Workaround to connect to Power BI dataflows from Power Query in Excel

Currently, we cannot connect to Power BI dataflows from Excel Power Query. And as we also cannot use custom connectors in there, we need a different alternative. I’m going to describe how to consume the results from Power BI dataflows as csv-files from Azure Blob Storage. I’m using the “AzureStorage.Blobs” function here, which authenticates with the key of the storage account. So just be aware that this means that you cannot apply role based security here. (Edit: A native connector that supports that is supposed to come soon: Microsoft Power Platform dataflows connector available in Excel – Power Platform Release Plan | Microsoft Docs)

General setup

Usually, when a Power BI dataflow is refreshed, a csv-file will be written to a storage in the background that holds the results of a refreshed entity. But you have the option to “bring your own Data Lake” where these files are written to instead. This then allows you to consume the csv files with the “AzureStorage.Blobs” function in Power Query for Excel instead.

Pragmatic Works have a very good tutorial on how to setup the storage in Azure and connect a new Power BI workspace to it as a prerequisite.

Details to connect to dataflows from Excel

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Extract only letters from a mixed string in Power Query and Power BI

This is a quick method about extracting only letters from a string. It is part of the Week2 “Preppin’ data” challenge.

Task for extracting letters from a string

Image you have a string like so: “10.ROADBIKES.423/01” and would like to extract only “ROADBIKES”.
Power Query actually has a function for this purpose: Text.Select. It takes 2 parameters:

  1. The text to select from
  2. A list of characters that shall be selected

For the given example the code would look like so:

Text.Select( "10.ROADBIKES.423/01", {"A".."Z"})

This function is always case sensitive as there is no optional parameter that accepts a comparer function.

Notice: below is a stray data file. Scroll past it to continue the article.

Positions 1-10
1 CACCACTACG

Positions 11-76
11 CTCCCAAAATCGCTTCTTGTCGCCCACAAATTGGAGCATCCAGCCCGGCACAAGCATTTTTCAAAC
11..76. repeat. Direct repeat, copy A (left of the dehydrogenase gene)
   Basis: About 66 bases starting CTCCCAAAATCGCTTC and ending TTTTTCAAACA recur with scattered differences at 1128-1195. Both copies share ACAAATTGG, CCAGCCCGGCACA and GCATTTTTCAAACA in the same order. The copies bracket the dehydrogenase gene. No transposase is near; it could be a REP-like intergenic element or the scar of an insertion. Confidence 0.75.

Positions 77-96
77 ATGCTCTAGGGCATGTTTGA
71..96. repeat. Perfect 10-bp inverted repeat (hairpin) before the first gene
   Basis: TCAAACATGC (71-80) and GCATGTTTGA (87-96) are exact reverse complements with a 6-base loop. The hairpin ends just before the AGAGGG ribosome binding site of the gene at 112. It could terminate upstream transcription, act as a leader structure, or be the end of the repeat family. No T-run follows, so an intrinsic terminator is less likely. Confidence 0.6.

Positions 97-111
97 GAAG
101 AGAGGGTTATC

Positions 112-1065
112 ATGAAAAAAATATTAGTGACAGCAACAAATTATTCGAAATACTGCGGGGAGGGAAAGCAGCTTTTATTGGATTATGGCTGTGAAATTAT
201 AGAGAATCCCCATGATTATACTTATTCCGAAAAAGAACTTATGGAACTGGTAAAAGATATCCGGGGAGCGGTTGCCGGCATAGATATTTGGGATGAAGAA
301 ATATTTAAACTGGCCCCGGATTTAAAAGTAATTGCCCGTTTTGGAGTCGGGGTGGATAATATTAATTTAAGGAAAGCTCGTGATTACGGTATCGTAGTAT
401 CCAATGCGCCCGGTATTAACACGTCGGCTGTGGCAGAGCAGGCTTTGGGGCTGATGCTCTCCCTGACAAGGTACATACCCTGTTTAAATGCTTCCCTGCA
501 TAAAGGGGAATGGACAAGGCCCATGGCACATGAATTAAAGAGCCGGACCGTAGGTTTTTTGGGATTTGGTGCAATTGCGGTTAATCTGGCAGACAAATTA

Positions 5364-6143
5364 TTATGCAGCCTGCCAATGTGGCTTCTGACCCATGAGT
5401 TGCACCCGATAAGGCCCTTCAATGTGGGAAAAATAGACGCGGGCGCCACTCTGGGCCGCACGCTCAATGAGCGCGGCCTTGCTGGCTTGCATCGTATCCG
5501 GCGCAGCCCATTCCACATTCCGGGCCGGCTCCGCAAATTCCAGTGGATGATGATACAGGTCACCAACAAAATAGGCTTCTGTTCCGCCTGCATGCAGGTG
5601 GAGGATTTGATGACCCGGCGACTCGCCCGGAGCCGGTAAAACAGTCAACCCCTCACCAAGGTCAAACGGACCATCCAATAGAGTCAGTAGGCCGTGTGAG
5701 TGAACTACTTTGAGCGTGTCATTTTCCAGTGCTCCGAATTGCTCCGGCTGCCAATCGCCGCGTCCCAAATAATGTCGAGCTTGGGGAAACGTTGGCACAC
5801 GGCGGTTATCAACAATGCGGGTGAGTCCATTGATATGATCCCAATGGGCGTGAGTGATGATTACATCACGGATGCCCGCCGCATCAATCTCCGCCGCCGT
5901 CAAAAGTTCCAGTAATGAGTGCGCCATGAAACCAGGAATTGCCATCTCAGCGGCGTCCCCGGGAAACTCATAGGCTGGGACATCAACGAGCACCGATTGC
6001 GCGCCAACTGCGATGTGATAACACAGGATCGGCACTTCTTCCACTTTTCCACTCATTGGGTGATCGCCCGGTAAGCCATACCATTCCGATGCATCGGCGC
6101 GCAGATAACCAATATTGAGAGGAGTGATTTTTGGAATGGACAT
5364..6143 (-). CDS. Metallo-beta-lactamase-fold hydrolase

Easy application

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Clean up or harmonize mis- or differently spelled category data with Power Query

A typical problem with data that has been created by manual entries is that category values are often misspelled or missed. So in this article I’m showing a very powerful technique on how to deal with this problem to clean up dirty category data. It was inspired by the “Preppin’ data” challenge whose instructions you can read here.


Categorize dirty data

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Your Oracle data import in Power BI and Power Query is slow?

If you’re using the native Oracle connector in Power Query, you will probably experience a very slow import performance. Thanks to Tristan Malherbe for recommending to use the OleDB-connector in Power Query instead. This speeds up import enormously.

How to create the connection string

If you’re using the OleDb.DataSource connector instead, you have to pass a connection string as the first parameter and an optional query record as the second parameter. To speed it up even more, you should use a FetchSize parameter in the connection string. For me, this didn’t work when I pasted it into the popup-window. So I had to manually add it in the query editor:

OleDB connection to an Oracle database

The “:1521” in the connection string is the port number, which is usually 1521 for Oracle databases.

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How to refresh Power Queries on protected sheets in Excel

When working with Power Query in Excel you might want to refresh Power Queries on protected sheets. But this will not work by default. Using a macro to temporarily unprotect the sheet and protect it again will do the trick. But this requires the password being displayed in the VBA code. So please have in mind that this technique only works for scenarios where you want to prevent accidental changes with the password protection.

Steps to refresh Power Queries on protected sheets

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Improve File Import from SharePoint in Power BI and Power Query

When you use the UI to import files from SharePoint, you’ll end up with the Sharepoint.Files function. This function can become fairly or super slow when you use it on large SharePoint sites. This is due to the fact, that it will retrieve metadata for ALL files that lie on the site. Meaning: The root site whose URL you have to enter as the function argument. So I’ve developed a better way for File import from SharePoint.


A faster alternative is the function SharePoint.Contents. This function will read much less metadata and that seems to make it faster. But it comes with a different navigation experience: It basically only allows to select files from one folder.

Therefore I’ve created 2 functions that overcome those limitations.

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